By Peter O'Dwyer
In such a condensed championship, form and momentum are often fleeting advantages but for now at least, they're advantages at the back of a Tipperary side recuperating from a harrowing 12 months of hurling.
The Premier have been anything but deserving of that moniker in championship hurling since last year's defeat by Limerick in the Munster semi-final - a result repeated again this year of course. In between, Eamon O'Shea's men had a painful stint in Nowlan Park with the landlords of that particular establishment; something that did little to aid recuperation.
Despite that poor run of form though there remained the inkling that this team was too good not to emerge again should they be able to arrest the slide in time. Against Galway, they did just that and began their recuperation. Pummelling Offaly further improved the mental state of Tipp's men in blue and yellow.
Now, they're back and out to reach a semi-final against Munster champions Cork.
Standing in their way are Dublin who themselves went crashing out of their provincial championship having been easily swept aside by Kilkenny.
The Dubs are yet to replicate the form that saw them crowned Leinster champions a year ago but will fancy their chances of improving upon what was a lacklustre display against Cody's charges.
Key to Anthony Daly's hopes of leaving Thurles with a victory on Saturday will be the performance of All-Star Peter Kelly should he be tasked with picking up Seamus Callinan.
Callinan has been lethal this year, in league and championship, and will again be required to fire the Premier to glory. With 3-8 and 2-10 to his name against Galway and Offaly respectively, he's clearly a man in form.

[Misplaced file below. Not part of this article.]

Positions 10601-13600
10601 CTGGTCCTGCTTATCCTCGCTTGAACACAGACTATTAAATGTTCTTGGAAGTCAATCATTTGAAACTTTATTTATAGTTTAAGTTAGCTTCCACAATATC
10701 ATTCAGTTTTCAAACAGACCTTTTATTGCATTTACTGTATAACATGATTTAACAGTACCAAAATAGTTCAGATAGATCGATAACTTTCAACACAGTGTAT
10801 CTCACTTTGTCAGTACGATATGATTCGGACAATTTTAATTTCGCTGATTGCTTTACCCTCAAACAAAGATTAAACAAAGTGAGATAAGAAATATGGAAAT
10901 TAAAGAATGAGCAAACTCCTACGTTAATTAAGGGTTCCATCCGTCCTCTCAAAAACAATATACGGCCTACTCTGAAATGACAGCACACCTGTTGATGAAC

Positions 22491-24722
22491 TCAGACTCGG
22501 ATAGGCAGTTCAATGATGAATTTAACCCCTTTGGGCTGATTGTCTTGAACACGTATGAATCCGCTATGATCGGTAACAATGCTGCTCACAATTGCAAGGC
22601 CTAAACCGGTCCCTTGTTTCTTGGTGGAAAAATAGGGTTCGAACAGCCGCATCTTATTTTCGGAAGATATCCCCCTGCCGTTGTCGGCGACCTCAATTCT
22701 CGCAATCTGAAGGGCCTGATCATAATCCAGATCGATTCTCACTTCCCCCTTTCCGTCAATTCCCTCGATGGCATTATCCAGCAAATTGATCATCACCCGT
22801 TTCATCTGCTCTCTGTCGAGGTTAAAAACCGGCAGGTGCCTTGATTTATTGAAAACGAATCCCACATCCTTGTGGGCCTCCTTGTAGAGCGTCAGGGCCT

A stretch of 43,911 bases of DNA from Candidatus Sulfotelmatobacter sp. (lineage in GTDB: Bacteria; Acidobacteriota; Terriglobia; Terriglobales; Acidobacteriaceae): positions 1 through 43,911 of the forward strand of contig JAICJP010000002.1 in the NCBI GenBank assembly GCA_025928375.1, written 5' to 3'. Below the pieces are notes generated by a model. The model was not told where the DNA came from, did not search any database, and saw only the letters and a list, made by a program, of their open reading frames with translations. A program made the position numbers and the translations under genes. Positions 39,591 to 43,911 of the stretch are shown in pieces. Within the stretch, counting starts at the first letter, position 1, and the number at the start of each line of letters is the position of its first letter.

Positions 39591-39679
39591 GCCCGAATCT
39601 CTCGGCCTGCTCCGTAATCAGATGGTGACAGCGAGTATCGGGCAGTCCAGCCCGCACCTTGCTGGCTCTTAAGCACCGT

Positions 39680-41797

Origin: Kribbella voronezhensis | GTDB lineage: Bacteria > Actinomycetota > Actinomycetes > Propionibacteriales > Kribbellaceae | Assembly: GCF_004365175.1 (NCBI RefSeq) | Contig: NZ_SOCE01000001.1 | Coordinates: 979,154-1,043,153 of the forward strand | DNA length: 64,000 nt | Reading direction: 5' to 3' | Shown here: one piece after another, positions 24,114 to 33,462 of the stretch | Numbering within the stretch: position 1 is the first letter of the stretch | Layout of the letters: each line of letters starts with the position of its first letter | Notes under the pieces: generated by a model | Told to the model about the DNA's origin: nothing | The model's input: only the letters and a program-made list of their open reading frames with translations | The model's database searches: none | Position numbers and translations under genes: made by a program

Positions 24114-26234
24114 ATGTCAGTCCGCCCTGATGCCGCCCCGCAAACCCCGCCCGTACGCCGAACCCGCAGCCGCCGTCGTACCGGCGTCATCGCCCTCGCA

Having called off his pursuit of Tommy Walsh, Lar Corbett has returned to the Tipp inside-forward line too. His performance against Galway was indifferent at best though and more will be required to cause the Dubs any serious problems.
The return of old stalwarts Paddy Stapleton and James Woodlock to defense and midfield respectively has brought Tipperary on substantially in the last two games and with Cathal Barrett also bedding into his new wing-back role nicely, the Premier have looked a more secure outfit of late.
Consequently, the forwards - Callinan in particular and aided and abetted by the magnificent Bonner Maher - have been free to pilfer the scores at the other end in the knowledge that they're now far more likely to be decisive with a more secure rearguard in place.
Daly, for his part, could be without Paul Schutte whose carrying a back injury while the Clareman must also decide whether to reintroduce Paul Ryan to his starting 15.
If the likes of Dotsy O'Callaghan and Tipperary-native Ryan O'Dwyer can get enough good ball they could expose the Tipperary rearguard who, despite improvements, are far from waterproof yet.
Arguably, neither side are at the height of their powers but a Semple victory on Sunday could be the shot in the arm that propels them back towards those levels once again.